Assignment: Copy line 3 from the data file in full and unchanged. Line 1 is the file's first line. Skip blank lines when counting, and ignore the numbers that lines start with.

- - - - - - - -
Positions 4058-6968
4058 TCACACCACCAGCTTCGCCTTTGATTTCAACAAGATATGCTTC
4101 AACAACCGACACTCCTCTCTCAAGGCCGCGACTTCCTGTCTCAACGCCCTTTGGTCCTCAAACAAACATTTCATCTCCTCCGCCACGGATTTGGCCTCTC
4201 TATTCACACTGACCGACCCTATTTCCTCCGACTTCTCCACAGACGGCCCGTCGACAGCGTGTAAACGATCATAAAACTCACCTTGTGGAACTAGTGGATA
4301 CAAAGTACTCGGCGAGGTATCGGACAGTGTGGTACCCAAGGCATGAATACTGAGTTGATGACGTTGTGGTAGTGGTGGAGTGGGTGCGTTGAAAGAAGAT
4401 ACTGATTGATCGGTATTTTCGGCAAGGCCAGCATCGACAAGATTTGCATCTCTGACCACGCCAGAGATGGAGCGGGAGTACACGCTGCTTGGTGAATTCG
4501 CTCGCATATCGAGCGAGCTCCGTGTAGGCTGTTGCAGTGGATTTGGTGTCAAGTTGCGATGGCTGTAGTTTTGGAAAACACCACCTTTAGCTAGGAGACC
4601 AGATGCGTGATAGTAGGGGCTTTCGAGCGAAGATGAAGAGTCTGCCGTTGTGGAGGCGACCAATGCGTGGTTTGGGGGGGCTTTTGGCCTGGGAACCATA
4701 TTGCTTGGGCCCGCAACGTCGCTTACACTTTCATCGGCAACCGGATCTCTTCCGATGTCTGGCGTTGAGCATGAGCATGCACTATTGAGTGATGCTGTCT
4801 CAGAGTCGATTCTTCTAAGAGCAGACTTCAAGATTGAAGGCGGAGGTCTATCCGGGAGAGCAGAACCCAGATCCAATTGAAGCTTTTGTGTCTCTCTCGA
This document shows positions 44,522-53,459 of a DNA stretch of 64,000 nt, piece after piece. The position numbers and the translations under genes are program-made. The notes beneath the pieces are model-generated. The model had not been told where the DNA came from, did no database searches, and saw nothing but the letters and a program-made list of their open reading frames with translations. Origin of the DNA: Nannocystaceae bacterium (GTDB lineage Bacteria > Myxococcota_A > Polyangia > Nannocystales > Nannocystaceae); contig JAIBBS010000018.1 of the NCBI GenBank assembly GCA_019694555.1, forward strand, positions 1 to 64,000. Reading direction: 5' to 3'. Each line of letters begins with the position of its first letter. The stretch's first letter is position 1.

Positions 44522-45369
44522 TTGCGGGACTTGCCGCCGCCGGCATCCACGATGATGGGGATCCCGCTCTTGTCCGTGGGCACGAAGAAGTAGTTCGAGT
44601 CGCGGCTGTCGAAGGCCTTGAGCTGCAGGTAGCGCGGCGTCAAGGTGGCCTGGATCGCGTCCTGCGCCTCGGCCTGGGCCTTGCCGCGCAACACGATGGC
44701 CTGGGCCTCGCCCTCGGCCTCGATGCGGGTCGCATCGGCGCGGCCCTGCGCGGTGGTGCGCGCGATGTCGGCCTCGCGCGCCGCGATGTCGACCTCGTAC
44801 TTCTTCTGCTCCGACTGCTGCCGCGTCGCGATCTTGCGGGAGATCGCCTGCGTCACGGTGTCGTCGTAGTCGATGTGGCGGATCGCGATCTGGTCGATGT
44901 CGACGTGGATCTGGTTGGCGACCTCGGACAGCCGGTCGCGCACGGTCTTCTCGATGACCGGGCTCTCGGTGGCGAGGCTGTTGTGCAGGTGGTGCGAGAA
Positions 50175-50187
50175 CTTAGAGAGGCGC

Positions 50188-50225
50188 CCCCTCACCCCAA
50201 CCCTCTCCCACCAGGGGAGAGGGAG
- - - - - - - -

4101 AACAACCGACACTCCTCTCTCAAGGCCGCGACTTCCTGTCTCAACGCCCTTTGGTCCTCAAACAAACATTTCATCTCCTCCGCCACGGATTTGGCCTCTC